Author: Knetta Adkins
In 2019, Gov. Brian Kemp proposed a plan that would limit new Medicaid coverage to a much more restricted number of Georgians. The Governor’s plan would impose debunked “proof of work” requirements and require unaffordable premiums for some enrollees. The Trump administration approved the complete plan in 2020. In December 2021 the Biden administration changed its approval to disallow the burdensome work requirements and premiums. You can read more about the back-and-forth over the Governor’s plan in this blog and on our waiver timeline.
In 2019, Georgia put forward a plan to expand Medicaid to a limited group of Georgians. Under the “Georgia Pathways” plan, the state would allow adults with incomes below the poverty line ($12,880 for an individual and $17,420 for a family of 2) to qualify for Medicaid health insurance. The Georgia Pathways plan also required these newly eligible adults to complete and document 80 hours of work (or other “qualifying activities”) each month to enroll in and keep their coverage. Some enrollees would also be required to pay a monthly premium to stay covered.
In 2020, the Trump administration approved the Pathways plan and implementation was set to begin in the summer of 2021. However, when the Biden Administration took over in the spring of 2021, they paused the approval to allow the new administration more time to review the Pathways plan. The Biden administration was particularly interested in the work requirements and premium payments and whether these additions violated the spirit and goals of the Medicaid program.
At the end of 2021, the Centers for Medicare and Medicaid Services (CMS) approved the Georgia Pathways plan, allowing Georgia to extend Medicaid coverage to Georgians making up to the poverty line (or 100% FPL). However, CMS denied the state’s request to include work requirements and premium payments as a condition of enrolling in and maintaining Medicaid coverage. CMS cited concerns about the devastating impact the COVID-19 pandemic has had on both the health and economic security of Georgians as the reason for denying these provisions. You can learn more about the Georgia Pathways program and the approval timeline here.
Following this final approval of the Pathway’s plan and denial of the request to include work requirements and premium payments, Governor Kemp was left with four options. He could do nothing and continue to let low-income Georgians remain uninsured, appeal CMS’s decision, implement the Pathways waiver without the work and premium requirements, or fully expand Medicaid to cover as many as 500,000 low-income Georgians (you can learn more about the options available following the waiver approval here). Governor Kemp chose the second option and appealed CMS’s decision to deny the inclusion of work requirements and premium payments.
In August 2022, a judge issued a ruling on the appeal of CMS’s decision. The judge ruled that the Biden Administration could not deny the previously approved work requirements and premium payments from the original Georgia Pathways plan. This decision means the state can move forward with implementation of the waiver as originally approved in 2020. CMS has yet to respond to this ruling, but does have the option to appeal the decision to a federal appeals court.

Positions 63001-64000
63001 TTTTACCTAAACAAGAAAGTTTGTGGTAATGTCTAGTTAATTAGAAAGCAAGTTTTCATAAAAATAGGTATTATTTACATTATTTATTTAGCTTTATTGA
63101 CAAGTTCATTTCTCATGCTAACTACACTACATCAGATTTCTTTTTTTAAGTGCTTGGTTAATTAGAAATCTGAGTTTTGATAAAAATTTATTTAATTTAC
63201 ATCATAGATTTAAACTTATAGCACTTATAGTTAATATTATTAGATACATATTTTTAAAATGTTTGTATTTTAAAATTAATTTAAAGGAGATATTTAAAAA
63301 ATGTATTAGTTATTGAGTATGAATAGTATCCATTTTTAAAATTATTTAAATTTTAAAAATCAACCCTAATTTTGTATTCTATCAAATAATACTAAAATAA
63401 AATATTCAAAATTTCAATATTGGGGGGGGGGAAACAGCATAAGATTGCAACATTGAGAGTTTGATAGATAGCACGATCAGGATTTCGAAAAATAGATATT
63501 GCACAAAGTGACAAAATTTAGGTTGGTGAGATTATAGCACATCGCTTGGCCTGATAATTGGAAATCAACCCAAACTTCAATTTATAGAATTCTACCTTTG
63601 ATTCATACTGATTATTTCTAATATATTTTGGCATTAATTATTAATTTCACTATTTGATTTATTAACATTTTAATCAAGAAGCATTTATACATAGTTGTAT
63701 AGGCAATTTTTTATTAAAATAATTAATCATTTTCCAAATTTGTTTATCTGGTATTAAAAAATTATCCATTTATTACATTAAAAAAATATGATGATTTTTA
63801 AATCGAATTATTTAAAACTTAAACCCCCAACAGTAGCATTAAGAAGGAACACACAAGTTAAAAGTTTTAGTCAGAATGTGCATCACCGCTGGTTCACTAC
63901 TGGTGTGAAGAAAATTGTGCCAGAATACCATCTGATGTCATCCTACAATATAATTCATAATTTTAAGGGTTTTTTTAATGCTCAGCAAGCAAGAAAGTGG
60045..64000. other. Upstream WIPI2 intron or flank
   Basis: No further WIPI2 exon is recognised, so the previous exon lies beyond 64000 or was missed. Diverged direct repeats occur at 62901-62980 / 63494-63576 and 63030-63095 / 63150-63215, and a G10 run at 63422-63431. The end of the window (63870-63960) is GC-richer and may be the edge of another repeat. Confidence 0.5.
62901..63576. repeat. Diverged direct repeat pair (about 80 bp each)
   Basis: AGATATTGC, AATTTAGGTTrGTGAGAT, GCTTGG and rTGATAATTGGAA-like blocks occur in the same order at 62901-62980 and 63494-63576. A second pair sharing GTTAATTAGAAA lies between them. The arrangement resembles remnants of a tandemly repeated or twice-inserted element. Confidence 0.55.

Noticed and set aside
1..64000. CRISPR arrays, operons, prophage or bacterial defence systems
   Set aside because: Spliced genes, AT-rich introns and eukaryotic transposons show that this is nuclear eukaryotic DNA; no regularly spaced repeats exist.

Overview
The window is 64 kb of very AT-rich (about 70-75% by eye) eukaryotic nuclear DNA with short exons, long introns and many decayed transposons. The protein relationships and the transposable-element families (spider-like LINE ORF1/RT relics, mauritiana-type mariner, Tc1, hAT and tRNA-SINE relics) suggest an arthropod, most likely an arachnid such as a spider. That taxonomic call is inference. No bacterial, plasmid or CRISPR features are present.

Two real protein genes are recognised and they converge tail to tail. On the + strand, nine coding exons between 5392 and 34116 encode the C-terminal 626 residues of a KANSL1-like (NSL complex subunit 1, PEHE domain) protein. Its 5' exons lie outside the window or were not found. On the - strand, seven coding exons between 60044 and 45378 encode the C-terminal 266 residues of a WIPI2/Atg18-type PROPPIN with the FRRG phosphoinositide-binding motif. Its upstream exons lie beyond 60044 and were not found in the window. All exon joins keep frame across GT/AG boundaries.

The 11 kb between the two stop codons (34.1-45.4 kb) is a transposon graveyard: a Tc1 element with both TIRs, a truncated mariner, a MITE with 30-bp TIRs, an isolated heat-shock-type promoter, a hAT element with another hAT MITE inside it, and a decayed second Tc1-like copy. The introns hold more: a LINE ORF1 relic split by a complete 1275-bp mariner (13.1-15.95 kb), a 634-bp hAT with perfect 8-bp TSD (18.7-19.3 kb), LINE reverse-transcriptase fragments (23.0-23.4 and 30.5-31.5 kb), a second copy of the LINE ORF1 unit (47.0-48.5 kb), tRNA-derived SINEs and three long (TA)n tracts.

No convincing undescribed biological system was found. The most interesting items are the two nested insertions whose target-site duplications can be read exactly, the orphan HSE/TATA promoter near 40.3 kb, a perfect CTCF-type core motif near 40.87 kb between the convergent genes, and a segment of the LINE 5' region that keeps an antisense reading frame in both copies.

What does this court decision mean for Georgians?
Governor Kemp can carry out his Medicaid plan as he intended. If the program goes into effect, Georgia adults with incomes below the poverty line would become eligible for Medicaid. They would only be able to enroll if they complete monthly paperwork to prove they are working at least half-time. Some would also be required to pay premiums. Governor Kemp’s administration estimates that only about 50,000 Georgians (out of 500,000) would successfully gain coverage.
Most otherwise-eligible Georgians will be unable to enroll in or keep their Medicaid coverage because of the work requirements or premium payments.
The work requirements do not work for many uninsured Georgians. Georgians who are full-time caregivers, people in mental health & addiction recovery programs, and people living in areas where good jobs are harder to come by would not meet the work requirements. That means rural residents, people living in low-income communities, and communities of color are more likely to be left uninsured.
Georgia leaders can choose a better path
With this most recent court decision, Governor Kemp and the Georgia legislature once again face a choice about how to best connect low-income Georgians to health coverage and care.
Their options are:
Medicaid expansion is still the best option for Georgians
Full Medicaid expansion still makes the most sense for Georgia. Medicaid expansion would boost the health of Georgians by increasing early detection for diseases like cancer and heart disease. The expanded coverage would relieve the burden on rural hospitals, ensuring that their communities continue to have access to care. Medicaid expansion would close long-standing health gaps that unfairly cut short the lives of Black and brown Georgians.
Too many Georgians have been left without coverage for far too long. Our state leaders must choose the best way forward for our state. Medicaid expansion is the best way forward.
This month marks the 56th anniversary of President Lyndon B. Johnson signing Medicaid and Medicare into law through the Social Security Act of 1965. Over the past five decades, Medicaid has become a bedrock of Georgia’s health care system, promoting the health and well-being of Georgians. Because of Medicaid, Georgians like Travis are afforded access to essential medical care and long-term health benefits.
Today, let’s celebrate Medicaid and all it has done and continues to do to help Georgians live healthier and better lives. Happy birthday, Medicaid!
To learn more about Medicaid, and to see if you or a loved one may qualify visit gateway.ga.gov!